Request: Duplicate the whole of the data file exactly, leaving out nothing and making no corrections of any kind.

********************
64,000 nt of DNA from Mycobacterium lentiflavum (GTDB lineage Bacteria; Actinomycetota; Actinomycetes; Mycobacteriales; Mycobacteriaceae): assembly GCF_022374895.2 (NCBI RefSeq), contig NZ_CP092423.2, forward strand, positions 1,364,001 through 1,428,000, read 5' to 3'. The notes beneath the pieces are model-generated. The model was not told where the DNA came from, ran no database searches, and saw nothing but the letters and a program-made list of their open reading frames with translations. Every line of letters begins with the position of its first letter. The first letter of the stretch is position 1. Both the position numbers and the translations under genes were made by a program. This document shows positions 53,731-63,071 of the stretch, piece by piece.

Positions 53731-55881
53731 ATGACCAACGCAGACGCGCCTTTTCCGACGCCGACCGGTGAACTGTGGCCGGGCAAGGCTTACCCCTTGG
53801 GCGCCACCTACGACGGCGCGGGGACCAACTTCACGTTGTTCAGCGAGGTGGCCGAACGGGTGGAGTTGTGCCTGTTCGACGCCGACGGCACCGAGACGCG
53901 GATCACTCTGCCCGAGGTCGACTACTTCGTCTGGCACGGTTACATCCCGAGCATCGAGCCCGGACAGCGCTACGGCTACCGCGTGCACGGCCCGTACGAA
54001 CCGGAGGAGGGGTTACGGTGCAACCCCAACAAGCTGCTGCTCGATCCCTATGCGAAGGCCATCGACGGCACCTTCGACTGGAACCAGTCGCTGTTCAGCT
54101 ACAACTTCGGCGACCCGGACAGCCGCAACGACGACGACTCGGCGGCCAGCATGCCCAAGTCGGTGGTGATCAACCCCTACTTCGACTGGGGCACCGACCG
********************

64,000 nt of DNA from Mycobacterium lentiflavum (GTDB lineage Bacteria; Actinomycetota; Actinomycetes; Mycobacteriales; Mycobacteriaceae): assembly GCF_022374895.2 (NCBI RefSeq), contig NZ_CP092423.2, forward strand, positions 1,364,001 through 1,428,000, read 5' to 3'. The notes beneath the pieces are model-generated. The model was not told where the DNA came from, ran no database searches, and saw nothing but the letters and a program-made list of their open reading frames with translations. Every line of letters begins with the position of its first letter. The first letter of the stretch is position 1. Both the position numbers and the translations under genes were made by a program. This document shows positions 53,731-63,071 of the stretch, piece by piece.

Positions 53731-55881
53731 ATGACCAACGCAGACGCGCCTTTTCCGACGCCGACCGGTGAACTGTGGCCGGGCAAGGCTTACCCCTTGG
53801 GCGCCACCTACGACGGCGCGGGGACCAACTTCACGTTGTTCAGCGAGGTGGCCGAACGGGTGGAGTTGTGCCTGTTCGACGCCGACGGCACCGAGACGCG
53901 GATCACTCTGCCCGAGGTCGACTACTTCGTCTGGCACGGTTACATCCCGAGCATCGAGCCCGGACAGCGCTACGGCTACCGCGTGCACGGCCCGTACGAA
54001 CCGGAGGAGGGGTTACGGTGCAACCCCAACAAGCTGCTGCTCGATCCCTATGCGAAGGCCATCGACGGCACCTTCGACTGGAACCAGTCGCTGTTCAGCT
54101 ACAACTTCGGCGACCCGGACAGCCGCAACGACGACGACTCGGCGGCCAGCATGCCCAAGTCGGTGGTGATCAACCCCTACTTCGACTGGGGCACCGACCG